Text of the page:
Robert Whittaker dropped more than his belt when Israel Adesanya knocked him out to take the UFC middleweight title and snap his nine-fight winning streak.
Whittaker also lost his passion for mixed martial arts and admitted he was burnt out on the sport.
He believes he has found it ahead of his return to action against Darren Till in the main event of UFC on ESPN 14, which takes place Sunday morning in Abu Dhabi and airs on Saturday night in the U.S.
“I’m just happy,” Whittaker said. “I’m alive again. The fire for the sport has been there. I’m enjoying all angles of it. I’m enjoying media week. I’m enjoying the weight cut. I’m enjoying my time in isolation. That’s a massive change and just feeling that way means I’m gonna go in that octagon happy, and I’m just gonna get to work. I’m just gonna have fun.”
It wasn’t just the competition and the pressure of holding the title weighing Whittaker down. His journey to the belt was paved in the heartbreak of injuries and several brutal battles in the cage that took their toll even in victory, particularly the two five-round affairs against Yoel Romero.
Whittaker and his wife also had three children and moved four times along the way.
Winning proved an effective salve, but it all just got to be a bit too overwhelming when he suffered his first loss since 2014.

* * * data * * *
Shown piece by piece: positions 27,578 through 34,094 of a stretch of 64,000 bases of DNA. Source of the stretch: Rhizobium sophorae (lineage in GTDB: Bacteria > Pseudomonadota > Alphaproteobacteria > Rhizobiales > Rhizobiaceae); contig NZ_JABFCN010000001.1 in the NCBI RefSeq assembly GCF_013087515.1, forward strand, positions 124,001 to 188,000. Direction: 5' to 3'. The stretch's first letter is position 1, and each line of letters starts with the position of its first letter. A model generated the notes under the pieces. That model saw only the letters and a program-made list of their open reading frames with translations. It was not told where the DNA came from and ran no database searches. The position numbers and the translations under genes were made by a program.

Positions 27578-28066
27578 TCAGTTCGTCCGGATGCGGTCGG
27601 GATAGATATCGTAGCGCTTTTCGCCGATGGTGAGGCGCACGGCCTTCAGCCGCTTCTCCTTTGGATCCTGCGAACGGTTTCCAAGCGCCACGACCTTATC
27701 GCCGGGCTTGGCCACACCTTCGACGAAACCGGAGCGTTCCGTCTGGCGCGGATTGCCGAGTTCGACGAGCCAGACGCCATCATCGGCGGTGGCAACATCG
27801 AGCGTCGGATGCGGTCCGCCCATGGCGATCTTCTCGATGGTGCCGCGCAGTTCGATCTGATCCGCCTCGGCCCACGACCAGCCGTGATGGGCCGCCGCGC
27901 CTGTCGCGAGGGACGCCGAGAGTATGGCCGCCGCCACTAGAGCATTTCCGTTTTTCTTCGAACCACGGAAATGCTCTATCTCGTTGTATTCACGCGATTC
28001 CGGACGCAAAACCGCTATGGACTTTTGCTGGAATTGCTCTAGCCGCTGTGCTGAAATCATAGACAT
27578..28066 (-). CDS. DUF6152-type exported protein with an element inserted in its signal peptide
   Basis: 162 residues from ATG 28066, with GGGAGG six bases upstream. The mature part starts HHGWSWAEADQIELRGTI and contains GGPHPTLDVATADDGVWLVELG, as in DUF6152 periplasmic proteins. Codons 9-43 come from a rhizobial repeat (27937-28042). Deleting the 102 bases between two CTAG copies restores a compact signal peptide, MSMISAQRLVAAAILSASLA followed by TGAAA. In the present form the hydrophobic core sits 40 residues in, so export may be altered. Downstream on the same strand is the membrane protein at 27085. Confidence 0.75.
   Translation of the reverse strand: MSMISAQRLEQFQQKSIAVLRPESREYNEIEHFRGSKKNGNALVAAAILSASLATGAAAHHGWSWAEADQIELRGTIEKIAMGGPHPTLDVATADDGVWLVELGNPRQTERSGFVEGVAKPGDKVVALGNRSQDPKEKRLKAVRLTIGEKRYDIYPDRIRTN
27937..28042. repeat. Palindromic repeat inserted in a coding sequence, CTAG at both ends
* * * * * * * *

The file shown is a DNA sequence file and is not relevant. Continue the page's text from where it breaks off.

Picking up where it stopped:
It was a process to find the passion again, and Whittaker is making sure he takes steps to not find himself in that dark place again.
The biggest change is how he expresses himself to his teammates and coaches in Australia.
“Honestly, just the open dialogue,” Whittaker said. “The open communication is just massive. Being able to tell them how I’m feeling and get feedback. Like, ‘I’m not feeling this session,’ or why I’m not feeling this session. Just to be able to talk like that is just massive. It’s done wonders for me.”
He hopes that translates to getting back on track when he steps back in the cage against Till. Whittaker had been steamrolling the opposition until he survived the two wars with Romero. They seemed to take a toll by the time he faced Adesanya. He believes his loss was more of a symptom of what was going on with him than anything else.
Now he’s ready to take aim at reclaiming the top spot in the world.
“Honestly, the world is my oyster where I’m sitting, and I guess my biggest thing is I want to enjoy it and earn a living, and that’s it,” he said. “As a team, as a family, we’re doing it together, so (I’ve) got to be happy with that.”
Till returned to middleweight after dropping the first two fights of his career, to Tyron Woodley in a title fight and Jorge Masvidal, and struggling with weight cuts. He won his debut with a split-decision over Kelvin Gastelum in November.
His left hand is a difference-maker and a weapon Whittaker will be keenly aware of as soon as the bell rings.
The main card will air live on ESPN at 5 p..m. on Saturday, with the preliminary card starting at 1 p.m.
Former three-time light heavyweight title challenger Alexander Gustafsson will make his heavyweight debut against former champion Fabricio Werdum in the last of four fight cards on “Fight Island.”